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A Little Encouragement Goes a Long Way in College Retention

A study released today from Stanford University on student coaching holds promise for a cost-effective way to keeping students progressing in college.

Having a coach check in weekly with a college student to ask how classes are going and offer advice on managing his or her workload appears to significantly increase retention and graduation rates, according to a working paper, "The Effects of Student Coaching: An Evaluation of a Randomized Experiment in Student Advising" by Eric Bettinger, associate professor of education at Stanford, and doctoral student Rachel Baker.

Trained coaches working from phone banks would review the students' course schedule and then talk with them by phone, or drop them an e-mail or text to "nudge" students along to complete their tasks, said Bettinger. The coaches developed a rapport with the students, and the encouraging relationship appears to have paid off.

There was a 10 percent to 15 percent increase in retention and graduation rates among those in the coached group compared with the group that wasn't coached.

The study uses data from the national one-on-one coaching firm, InsideTrack, which has coached students at colleges and universities across the country for the past 10 years. The researchers compared the academic records of more than 13,500 students from eight diverse colleges and universities, some of whom were coached and others who were not. The randomly selected students were balanced demographically and tracked in the 2003-04 and 2007-08 school years.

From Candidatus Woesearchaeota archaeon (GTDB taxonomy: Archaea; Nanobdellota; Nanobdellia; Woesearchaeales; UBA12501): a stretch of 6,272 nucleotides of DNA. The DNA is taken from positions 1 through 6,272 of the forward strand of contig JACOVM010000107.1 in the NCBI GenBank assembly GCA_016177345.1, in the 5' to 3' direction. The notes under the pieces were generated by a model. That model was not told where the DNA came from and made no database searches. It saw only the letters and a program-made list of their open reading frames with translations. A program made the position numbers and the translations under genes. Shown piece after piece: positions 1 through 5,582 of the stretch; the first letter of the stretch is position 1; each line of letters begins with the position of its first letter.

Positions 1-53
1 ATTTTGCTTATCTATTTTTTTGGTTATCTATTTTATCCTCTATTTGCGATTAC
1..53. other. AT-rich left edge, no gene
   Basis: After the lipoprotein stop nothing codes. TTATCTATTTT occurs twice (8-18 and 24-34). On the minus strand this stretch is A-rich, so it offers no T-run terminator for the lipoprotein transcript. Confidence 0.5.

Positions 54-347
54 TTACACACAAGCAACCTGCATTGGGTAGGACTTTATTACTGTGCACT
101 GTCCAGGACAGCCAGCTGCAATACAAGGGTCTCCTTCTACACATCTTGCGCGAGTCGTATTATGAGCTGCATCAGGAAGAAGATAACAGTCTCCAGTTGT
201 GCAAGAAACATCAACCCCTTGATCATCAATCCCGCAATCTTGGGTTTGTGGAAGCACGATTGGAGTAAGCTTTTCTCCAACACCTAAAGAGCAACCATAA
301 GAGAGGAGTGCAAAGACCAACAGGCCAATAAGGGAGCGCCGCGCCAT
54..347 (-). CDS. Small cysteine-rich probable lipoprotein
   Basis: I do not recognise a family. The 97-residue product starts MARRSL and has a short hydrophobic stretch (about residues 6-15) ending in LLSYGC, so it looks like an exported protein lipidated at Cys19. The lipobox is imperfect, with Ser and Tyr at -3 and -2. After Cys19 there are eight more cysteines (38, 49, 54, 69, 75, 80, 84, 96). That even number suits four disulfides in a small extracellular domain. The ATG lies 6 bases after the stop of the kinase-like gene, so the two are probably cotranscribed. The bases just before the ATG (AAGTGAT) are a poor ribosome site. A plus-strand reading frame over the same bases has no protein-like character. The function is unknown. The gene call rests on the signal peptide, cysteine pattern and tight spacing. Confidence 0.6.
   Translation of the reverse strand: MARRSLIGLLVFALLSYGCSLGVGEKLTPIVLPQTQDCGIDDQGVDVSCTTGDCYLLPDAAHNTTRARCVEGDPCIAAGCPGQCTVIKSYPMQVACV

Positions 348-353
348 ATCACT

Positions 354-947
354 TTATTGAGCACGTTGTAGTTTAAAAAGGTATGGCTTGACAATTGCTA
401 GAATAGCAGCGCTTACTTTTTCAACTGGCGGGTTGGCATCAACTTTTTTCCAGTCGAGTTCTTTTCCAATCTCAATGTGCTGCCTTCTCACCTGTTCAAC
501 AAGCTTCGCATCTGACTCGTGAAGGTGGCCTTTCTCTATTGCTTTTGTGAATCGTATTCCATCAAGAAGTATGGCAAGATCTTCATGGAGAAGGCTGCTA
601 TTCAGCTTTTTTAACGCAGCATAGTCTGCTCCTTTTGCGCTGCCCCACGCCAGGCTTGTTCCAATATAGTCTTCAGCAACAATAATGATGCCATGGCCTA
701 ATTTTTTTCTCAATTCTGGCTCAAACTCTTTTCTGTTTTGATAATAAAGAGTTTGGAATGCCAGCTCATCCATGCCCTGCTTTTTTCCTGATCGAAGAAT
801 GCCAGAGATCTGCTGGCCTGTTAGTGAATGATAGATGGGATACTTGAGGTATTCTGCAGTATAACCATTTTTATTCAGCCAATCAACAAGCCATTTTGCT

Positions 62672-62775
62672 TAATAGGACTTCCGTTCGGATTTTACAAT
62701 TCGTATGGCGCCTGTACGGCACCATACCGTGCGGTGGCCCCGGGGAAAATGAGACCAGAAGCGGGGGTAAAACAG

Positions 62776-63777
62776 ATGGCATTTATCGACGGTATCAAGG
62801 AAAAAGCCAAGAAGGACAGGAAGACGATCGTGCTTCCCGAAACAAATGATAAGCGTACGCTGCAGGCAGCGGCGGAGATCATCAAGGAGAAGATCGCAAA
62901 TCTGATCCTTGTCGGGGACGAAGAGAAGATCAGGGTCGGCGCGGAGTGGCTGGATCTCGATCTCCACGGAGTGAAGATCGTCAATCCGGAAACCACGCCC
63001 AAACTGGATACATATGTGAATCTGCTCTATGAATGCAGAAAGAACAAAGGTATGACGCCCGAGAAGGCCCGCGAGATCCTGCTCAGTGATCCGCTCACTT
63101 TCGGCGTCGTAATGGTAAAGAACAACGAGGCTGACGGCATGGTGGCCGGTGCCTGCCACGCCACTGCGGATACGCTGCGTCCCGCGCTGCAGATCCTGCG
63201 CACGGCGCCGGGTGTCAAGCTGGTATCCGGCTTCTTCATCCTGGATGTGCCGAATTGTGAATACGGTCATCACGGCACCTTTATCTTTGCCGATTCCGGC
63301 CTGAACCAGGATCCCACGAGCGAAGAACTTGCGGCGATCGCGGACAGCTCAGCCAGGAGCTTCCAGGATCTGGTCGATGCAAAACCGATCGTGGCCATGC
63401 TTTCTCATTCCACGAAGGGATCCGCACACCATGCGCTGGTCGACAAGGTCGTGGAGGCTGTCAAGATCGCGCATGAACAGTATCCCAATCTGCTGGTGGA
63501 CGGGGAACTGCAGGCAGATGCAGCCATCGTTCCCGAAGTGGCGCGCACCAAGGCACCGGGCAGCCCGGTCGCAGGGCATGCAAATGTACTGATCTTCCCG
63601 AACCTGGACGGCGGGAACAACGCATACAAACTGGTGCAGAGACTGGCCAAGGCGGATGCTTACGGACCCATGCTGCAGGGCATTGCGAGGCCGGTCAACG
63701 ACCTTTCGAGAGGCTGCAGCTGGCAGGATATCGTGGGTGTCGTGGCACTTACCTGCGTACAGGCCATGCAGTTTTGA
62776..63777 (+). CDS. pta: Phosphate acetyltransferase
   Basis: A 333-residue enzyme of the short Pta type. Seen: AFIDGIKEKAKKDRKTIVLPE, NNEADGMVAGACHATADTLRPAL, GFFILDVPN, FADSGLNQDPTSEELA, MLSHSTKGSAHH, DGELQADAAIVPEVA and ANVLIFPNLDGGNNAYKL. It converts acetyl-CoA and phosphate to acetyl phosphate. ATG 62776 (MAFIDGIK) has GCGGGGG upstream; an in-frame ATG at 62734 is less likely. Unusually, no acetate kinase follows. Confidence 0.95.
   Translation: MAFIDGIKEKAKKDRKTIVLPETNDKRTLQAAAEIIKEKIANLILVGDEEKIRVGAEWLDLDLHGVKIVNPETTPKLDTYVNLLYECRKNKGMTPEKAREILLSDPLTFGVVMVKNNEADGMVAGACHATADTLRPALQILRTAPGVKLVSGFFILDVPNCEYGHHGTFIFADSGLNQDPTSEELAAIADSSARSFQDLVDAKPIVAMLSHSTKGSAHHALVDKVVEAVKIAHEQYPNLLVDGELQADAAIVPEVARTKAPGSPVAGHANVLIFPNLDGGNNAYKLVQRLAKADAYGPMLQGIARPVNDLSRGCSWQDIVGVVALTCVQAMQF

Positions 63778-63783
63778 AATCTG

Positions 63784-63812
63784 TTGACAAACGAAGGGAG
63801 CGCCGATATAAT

The universities in the study gave the researchers data on student persistence after six, 12, 18, and 24 months. Degree-completion data were also provided on some.

After six months, the coached student group led the non-coached group in retention by about 10 percent. After 12 months, it went up to 12 percent. The coached group also led at 18 months and 24 months, by 15 percent and 14 percent, respectively. The results held when the researchers controlled for age, gender, SAT or ACT scores, high school GPA, and scholarships and grants.

Graduation rates were 13 percent higher for coached students in the subsample where completion-rate information was available.

With higher education struggling with funding issues, it's encouraging to find a tested model that appears to be cost-effective. The cost of the coaching is about $1,000 per student.

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